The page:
Using a subsample of 2369 men from the CDS who had married by the age of 30 years, Call and Teachman (1996) embarked on a study of 610 Vietnam-combat veterans, 581 Vietnam-era veterans, and 1666 nonveterans. The study assessed the rates and timing of marriage and the association between deployment and marital stability. A multivariate analysis was used to account for variation in the duration of martial disruption, specifically divorce. By 1980, the prevalence of divorce was 28% in nonveterans, 34% in veterans (both theater and era) who married before military service (less then 10% of the sample), 28% in veterans who married during service, and 21% in veterans who married after service. Combat exposure had no significant effect on the likelihood of being divorced. Marrying for the first time after military service increased marital stability.
Although both those CDS studies provided complex multivariate analyses with comparisons between deployed and nondeployed veterans, they had some methodologic limitations. The sample consisted only of white men whose families had slightly higher socioeconomic status and higher educational achievement than other such studies and there were no minorities in the sample, so the studies lacked representativeness.
Several secondary studies have reported an association between deployment and marital conflict and dissatisfaction. Several studies that assessed the relationship between PTSD and marital conflict in veteran populations are also briefly discussed. Finally, the committee reviewed four additional secondary studies that reported positive findings that specifically address the role of deployment-related marital and family conflict in psychosocial effects on children.
Two studies that yielded negative findings regarding the association between deployment and marital functioning were published in 1996. The survey by Schumm et al. (1996b) of 806 married active-duty soldiers inquired about marital satisfaction at the time of the survey in 1991-1992, and in 1990 before the invasion of Kuwait. Soldiers who had deployed in the Gulf War showed no significant overall changes with respect to marital satisfaction; this suggested that the effect of deployment was neutral for couples who remained married for 18 months after the conflict, regardless of their predeployment marital satisfaction. Limitations of the study included lack of presentation of results, the absence of a comparison nondeployed group, and the retrospective nature of the predeployment marriage assessment.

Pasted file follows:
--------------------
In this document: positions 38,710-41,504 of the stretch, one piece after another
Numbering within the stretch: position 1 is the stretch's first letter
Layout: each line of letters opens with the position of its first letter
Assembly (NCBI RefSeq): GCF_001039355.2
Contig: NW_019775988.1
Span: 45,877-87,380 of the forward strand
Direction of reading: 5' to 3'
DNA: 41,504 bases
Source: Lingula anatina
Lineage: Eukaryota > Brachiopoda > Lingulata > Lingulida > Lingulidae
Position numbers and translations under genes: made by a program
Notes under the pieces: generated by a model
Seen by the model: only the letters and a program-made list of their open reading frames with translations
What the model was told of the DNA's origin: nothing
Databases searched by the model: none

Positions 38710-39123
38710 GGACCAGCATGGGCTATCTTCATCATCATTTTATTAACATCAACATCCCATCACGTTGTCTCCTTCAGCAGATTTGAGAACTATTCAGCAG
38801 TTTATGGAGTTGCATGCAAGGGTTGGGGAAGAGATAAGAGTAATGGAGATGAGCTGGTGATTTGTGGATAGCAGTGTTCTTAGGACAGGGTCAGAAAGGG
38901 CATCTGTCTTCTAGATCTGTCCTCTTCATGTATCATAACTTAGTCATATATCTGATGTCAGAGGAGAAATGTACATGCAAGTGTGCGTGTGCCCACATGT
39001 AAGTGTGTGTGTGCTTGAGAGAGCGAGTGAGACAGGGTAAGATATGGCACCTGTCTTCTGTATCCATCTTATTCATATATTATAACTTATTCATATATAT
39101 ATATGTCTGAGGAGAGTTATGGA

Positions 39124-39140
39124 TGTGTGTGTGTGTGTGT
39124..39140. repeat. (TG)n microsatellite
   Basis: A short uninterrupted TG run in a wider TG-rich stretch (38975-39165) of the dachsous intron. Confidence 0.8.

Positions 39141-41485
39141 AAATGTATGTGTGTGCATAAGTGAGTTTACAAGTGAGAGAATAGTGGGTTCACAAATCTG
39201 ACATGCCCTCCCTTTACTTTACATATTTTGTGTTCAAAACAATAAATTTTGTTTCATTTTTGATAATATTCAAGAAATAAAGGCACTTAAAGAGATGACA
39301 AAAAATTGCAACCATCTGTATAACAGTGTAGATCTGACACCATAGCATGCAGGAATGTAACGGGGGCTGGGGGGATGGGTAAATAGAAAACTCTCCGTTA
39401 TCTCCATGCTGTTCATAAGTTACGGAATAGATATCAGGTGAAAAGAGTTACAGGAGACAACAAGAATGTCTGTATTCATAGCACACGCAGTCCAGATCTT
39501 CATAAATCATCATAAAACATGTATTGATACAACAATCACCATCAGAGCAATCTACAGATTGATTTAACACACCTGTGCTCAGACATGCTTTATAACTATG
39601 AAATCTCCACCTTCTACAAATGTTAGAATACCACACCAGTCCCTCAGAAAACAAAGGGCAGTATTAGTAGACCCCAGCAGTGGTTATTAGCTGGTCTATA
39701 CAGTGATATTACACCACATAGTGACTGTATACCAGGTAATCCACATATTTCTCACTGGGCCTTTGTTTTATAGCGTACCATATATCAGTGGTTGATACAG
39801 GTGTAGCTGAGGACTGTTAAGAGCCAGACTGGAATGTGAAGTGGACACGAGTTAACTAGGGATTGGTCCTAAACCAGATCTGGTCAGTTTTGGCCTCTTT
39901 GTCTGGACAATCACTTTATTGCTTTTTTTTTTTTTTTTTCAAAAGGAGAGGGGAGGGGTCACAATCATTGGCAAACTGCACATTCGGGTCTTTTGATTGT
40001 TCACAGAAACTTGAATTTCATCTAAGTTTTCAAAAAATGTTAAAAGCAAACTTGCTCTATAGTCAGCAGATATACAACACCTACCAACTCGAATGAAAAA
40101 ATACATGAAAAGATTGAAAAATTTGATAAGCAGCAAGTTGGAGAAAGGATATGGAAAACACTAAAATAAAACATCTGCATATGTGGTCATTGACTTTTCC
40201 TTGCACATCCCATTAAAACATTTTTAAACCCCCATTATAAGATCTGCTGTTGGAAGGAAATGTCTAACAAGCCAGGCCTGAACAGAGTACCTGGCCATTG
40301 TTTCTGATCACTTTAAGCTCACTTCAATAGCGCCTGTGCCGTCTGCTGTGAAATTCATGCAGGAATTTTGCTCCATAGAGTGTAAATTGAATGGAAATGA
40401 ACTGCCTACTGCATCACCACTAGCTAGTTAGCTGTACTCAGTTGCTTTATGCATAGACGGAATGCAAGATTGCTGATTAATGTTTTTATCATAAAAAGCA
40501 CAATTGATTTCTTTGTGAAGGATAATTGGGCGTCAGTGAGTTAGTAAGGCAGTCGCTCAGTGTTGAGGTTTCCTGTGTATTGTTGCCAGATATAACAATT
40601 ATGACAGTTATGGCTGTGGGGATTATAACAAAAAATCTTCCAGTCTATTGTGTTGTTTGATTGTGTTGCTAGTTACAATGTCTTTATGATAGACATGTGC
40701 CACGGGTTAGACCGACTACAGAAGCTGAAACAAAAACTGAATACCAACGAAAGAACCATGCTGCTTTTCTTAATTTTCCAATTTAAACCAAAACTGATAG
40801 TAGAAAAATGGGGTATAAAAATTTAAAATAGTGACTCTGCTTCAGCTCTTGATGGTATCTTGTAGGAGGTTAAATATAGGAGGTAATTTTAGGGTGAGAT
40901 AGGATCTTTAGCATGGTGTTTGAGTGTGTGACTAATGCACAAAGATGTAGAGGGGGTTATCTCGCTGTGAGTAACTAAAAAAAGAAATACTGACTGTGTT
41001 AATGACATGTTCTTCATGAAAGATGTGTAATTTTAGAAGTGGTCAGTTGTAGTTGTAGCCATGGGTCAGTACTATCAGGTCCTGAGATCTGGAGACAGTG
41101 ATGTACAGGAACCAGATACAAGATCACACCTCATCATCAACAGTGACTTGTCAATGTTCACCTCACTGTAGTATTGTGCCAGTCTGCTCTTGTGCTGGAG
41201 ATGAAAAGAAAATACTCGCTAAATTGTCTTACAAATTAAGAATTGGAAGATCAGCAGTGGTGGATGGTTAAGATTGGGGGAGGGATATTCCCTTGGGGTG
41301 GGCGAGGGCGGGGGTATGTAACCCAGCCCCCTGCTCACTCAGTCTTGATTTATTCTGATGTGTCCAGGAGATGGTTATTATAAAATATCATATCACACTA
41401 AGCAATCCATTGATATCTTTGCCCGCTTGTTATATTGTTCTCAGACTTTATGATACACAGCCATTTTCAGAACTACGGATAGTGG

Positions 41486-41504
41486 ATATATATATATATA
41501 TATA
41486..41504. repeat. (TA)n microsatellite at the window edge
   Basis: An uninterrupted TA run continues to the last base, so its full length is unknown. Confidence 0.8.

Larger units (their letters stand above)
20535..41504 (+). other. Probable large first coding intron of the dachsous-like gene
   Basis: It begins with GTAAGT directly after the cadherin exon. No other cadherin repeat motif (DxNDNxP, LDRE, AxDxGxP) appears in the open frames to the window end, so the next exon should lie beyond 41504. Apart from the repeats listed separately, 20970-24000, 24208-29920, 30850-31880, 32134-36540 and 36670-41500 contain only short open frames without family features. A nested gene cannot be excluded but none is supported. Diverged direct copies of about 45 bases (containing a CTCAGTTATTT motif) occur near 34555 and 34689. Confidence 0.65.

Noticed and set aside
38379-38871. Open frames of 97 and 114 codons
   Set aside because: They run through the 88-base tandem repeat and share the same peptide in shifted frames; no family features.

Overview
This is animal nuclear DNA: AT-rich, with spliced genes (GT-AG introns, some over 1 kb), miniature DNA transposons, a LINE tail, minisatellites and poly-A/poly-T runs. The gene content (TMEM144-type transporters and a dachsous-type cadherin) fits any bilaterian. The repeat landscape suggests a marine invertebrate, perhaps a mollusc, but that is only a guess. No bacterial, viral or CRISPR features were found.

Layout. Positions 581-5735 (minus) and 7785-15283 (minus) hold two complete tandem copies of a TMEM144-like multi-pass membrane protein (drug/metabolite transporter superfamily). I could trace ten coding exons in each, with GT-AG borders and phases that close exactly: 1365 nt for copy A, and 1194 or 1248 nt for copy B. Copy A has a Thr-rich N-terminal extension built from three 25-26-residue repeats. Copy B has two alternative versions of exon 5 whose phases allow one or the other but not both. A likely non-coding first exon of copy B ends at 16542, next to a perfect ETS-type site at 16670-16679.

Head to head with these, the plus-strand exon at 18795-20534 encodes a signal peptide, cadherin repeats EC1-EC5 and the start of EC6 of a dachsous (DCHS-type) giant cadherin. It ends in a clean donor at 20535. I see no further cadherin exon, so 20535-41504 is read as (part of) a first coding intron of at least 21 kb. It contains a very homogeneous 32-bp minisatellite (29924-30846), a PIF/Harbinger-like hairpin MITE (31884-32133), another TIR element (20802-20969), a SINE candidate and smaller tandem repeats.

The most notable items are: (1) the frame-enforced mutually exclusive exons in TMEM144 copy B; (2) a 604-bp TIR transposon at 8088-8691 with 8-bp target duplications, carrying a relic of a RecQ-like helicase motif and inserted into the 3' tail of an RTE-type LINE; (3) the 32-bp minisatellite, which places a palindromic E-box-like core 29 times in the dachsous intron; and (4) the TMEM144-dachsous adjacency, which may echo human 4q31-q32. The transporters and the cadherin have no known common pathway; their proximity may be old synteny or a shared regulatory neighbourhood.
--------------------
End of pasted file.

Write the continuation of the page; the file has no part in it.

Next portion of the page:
The second study was conducted by Schumm et al. (1996a) in August 1993. They examined the perceived effects of stressors on marital satisfaction in civilian wives of enlisted soldiers deployed to Somalia for 6 months from December 1992 to July 1993. Marital stability was a strong predictor of marital satisfaction. The results suggest that being stressed during a husband’s deployment by being pregnant, experiencing loneliness or missing the spouse, having problems in communication with the spouse, or having a close friend or family member die did not result in more marital dissatisfaction a month after the return of the spouse. However, those results must be interpreted with caution because the survey was conducted during the “honeymoon” period (that is, the first 3 months after return), the deployments were relatively short and uneventful, and many of the soldiers and spouses were familiar with the deployment experience.
Prigerson et al. (2001) conducted a cross-sectional survey of a subsample of the 1990-1992 National Comorbidity Study to explore the risk factors for veterans with PTSD symptoms. Of the sample of 1703 men who indicated that they had experienced a trauma, 96 reported